- If the analysis on the material found in the desert is real, then evidence of the physical existence of UFOs exists
- The writing isn’t too complicated, though some of the terminology may be difficult for more casual readers
- A lot of other books written by people who study the field may have some of their claims corroborated by the claims Pasulka makes
- Legitimizes UFO research and moves it away from a fringe area of study into the scientific community, even if it’s studied in the shadows
- Looking at the subject matter from a religious perspective seems almost like a kind of justification to be able to write about the topic without ridicule
Pasulka does an excellent job of being transparent about her writing in this book. And she approaches the subject matter with an open mind, if not somewhat biased toward looking at the UFO and alien phenomenon through a religious lens.
It’s almost as though the author is trying to justify the writing of the book. She’s pre-empting the criticism and ridicule by saying she’s looking at the phenomenon from a religious studies perspective.
Regardless, Pasulka’s academic background does make the subject matter more credible, and the sources that she mentions researching are sources that many in the UFO community will be familiar with: Whitley Strieber, John Mack, and Jacques Vallee.
American Cosmic UFOs, Religion, Technology Review
I’ve read numerous books about the topic. As an avid science fiction fan, I can’t help but wonder what the origins of some of the ideas are in science fiction.
But the UFO phenomenon is like a rabbit hole: once you complete one book, you’re left with even more questions than you have answers. And so you move onto the next. And the next.
When reading this book, I couldn’t help but to draw relationships between Pasulka’s claims to claims and statements made by other people. Is that because she has read the same books? Is it because everyone is speaking about the same nature of reality: the universal consciousness, the god consciousness, or the Akashic records?
Pasulka discusses the origins of religion and how people behave in a religion. She cites several examples about religion, and she allows the possibility of alien visits throughout human history. In fact, the instance of the nun and bilocation during 16th century was very intriguing. Writing from another source to confirm her claims lends some credibility to her astral travels.
But I couldn’t help but feel as though she was dancing around the UFO topic. Instead, you’ll find more about how human behavior is different when it comes to UFOs and how technology changes people. It’s more a study of people with their relationship to technology and UFOs than it is a study of UFOs. But it’s on me for expecting something more.
Pasulka states from the beginning that she’s looking at how the UFO phenomenon affects people. She’s clear that she’s not out to conclusively prove that aliens exist and that they’re visiting us in UFOs.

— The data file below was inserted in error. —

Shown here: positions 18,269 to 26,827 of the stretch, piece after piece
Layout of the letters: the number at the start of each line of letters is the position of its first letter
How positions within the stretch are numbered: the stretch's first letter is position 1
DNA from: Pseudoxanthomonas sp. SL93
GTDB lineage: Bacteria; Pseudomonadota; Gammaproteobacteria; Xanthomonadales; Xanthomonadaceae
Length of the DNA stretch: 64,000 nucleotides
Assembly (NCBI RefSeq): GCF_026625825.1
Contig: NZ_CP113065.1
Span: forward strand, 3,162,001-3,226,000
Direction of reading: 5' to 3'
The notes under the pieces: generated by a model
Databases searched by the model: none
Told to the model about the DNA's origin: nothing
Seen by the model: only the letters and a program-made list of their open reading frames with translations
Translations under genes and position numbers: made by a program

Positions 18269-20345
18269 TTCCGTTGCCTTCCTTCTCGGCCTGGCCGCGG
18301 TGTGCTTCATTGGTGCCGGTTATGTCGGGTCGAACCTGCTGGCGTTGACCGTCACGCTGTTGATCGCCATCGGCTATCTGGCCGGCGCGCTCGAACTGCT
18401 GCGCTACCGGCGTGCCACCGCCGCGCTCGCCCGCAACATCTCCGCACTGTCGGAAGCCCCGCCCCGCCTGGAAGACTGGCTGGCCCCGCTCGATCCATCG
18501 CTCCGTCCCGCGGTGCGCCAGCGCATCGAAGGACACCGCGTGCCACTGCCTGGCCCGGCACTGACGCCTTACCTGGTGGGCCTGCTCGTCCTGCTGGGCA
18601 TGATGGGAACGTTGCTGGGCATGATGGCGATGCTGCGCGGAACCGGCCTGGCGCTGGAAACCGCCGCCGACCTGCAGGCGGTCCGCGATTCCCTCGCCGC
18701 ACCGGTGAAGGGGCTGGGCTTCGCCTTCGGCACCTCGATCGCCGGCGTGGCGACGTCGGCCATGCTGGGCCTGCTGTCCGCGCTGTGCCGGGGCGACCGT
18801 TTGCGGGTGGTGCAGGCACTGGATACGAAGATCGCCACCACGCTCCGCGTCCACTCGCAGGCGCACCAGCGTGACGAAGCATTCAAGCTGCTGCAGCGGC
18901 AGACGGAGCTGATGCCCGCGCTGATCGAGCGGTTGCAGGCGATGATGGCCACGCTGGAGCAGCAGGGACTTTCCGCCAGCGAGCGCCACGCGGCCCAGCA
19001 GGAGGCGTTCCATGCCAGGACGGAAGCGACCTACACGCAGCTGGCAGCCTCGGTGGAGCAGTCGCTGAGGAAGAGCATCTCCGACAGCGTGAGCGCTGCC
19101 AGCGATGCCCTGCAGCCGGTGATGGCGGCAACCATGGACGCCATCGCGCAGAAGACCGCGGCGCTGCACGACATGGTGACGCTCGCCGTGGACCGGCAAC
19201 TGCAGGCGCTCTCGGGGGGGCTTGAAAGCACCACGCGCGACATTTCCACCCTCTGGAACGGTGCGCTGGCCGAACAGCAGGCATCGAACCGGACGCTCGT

What the book does very well is combine the religious and scientific aspects of UFOs. Those biblical events Pasulka mentions or claims in the book reveal that at least religion has long dealt with this phenomenon.
If you’re looking for how UFOs, technology, and religion all interact to affect people, then you’ll have a good idea about the premise of the book. Whether or not UFOs are a real phenomenon and any evidence the author has is secondary.
Pasulka delivers in terms of having knowledge about test results on supposed alien objects. Why the results or analyses of these objects isn’t included is a mystery, as that evidence would go a long way toward legitimizing the whole area of study.
She provides a few tantalizing bits and pieces about the object: that it couldn’t have been made in this universe. But how did the scientists come to that conclusion?
Not only would published and transparent results of the analyses legitimize UFO studies, it would allow other scientists to study the phenomenon without fear. Maybe then we can get to the answers.
What we learn instead is about the other crash in the New Mexico desert. The UFO community has long suspected a second UFO crash outside of the more well-known Roswell. The literature about this second crash is no secret, but the author’s visit to the secret area, combined with the discovery of the artifacts, make the rumors even more credible and exciting.
Pasulka leaves enough information available about the researchers, scientists, and engineers she works with so that we may be able to uncover their identities if someone is willing to do the research. I suppose readers will just have to accept the lack of transparency given the reasons she cites in the book.
If anything, the book legitimizes the study of UFOs and related phenomenon. While the names of the scientists aren’t really revealed, knowing that credible, authoritative people are researching the area, even in the shadows, gives me much comfort. The alternative is that everyone is ignoring the phenomenon out of fear, and consequences of that ignorance can be dire.
What’s especially great for people who want more information is the rich bibliography about the whole topic that she cites throughout her book. The books that Pasulka mentions will give readers a solid idea of the concepts and theories that exist about UFOs and related phenomenon.